The nine teams competing in the Latvian Virslīga this season will play 32 games over the course of 36 rounds of fixtures; it is a big number but the top division's director Janis Skredelis is convinced it will be beneficial. "The increased number of matches will be good for everyone," he told UEFA.com. "Players can rest when they are on holiday, but during the season you have to play."
The new campaign heralds the start of Marians Pahars' coaching career. The one-time Southampton FC and Anorthosis Famagusta FC striker, one of the stars of Latvia's UEFA EURO 2004 finals squad, has just taken sole command at his old club, Skonto FC, after serving as Aleksandrs Starkovs's assistant. "I'm a bit nervous," admitted the 34-year-old, whose side are defending champions. "I have never competed in the league as a manager before."
Latvia's most successful club, 15-time champions Skonto, have strengthened over the winter with the signings of internationals Juris Laizāns, Vladimirs Koļesņičenko and Deniss Kačanovs, yet their director Andrei Bakharev said: "Our main purpose is to nurture players for the national team, though we won't stop fighting for the title."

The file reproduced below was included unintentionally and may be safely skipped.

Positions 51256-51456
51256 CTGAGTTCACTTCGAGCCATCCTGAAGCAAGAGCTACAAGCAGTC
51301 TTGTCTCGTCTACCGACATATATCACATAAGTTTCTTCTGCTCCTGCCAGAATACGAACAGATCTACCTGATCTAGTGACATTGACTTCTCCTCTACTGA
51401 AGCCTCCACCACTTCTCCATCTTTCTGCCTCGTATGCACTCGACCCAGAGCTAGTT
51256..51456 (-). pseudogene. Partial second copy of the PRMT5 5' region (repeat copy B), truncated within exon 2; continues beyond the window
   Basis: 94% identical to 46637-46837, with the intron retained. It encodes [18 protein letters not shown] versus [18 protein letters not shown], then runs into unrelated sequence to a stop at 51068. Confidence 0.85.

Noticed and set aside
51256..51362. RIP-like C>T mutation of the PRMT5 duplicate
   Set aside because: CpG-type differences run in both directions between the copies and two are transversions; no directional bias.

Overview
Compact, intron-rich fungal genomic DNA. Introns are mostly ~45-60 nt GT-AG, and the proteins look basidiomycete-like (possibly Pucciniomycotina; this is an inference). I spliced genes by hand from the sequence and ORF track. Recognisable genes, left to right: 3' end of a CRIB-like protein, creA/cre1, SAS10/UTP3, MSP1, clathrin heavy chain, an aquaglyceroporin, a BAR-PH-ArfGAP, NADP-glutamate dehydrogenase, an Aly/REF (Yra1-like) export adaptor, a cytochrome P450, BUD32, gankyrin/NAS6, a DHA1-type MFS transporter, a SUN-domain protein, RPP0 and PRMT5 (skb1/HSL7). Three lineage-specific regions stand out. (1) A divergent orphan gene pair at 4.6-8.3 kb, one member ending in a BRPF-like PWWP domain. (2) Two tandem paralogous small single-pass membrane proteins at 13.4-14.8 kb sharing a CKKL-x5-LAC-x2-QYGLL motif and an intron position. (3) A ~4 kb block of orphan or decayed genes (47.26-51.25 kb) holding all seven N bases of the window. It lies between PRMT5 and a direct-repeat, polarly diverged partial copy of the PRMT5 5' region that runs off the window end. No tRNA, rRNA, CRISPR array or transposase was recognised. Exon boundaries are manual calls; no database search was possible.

FK Ventspils had a change of tack last term, with Sergei Podpalyi coming in for Italian Nunzio Zavettieri. The Russian coach led his side to the Latvian Cup final and now he is aiming higher: "I don't know our opponents or Latvian football that well, but I'm ready to fight for the highest goals. And, more importantly, so are Ventspils."
The signings of Japanese players Minori Sato and Naoya Shibamura, Federico Martinez from Uruguay, as well as Russians Eduard Sukhanov and Mikhail Badyaitdinov, have certainly demonstrated some ambition. Cash-strapped SK Liepājas Metalurgs cannot match that, yet coach Vladimirs Osipovs still has championship hopes.
FC Daugava Daugavpils will look to break into the top three too. Tamaz Pertia's team are largely unchanged from last season, with the coach saying: "We have to win something this time.
Our fans are used to the fact we always make life hard for the favourites, but we need to achieve something more tangible."
While those four clubs seem set to dominate, Latvian Football Federation (LFF) general secretary Jānis Mežeckis says all nine sides are in it together. "The most important thing is that the title is decided on the field in a fair contest and I'm happy that everybody thinks the same.
A tough and fair battle can help us bring fans to the stadiums, and that is one of our biggest goals."
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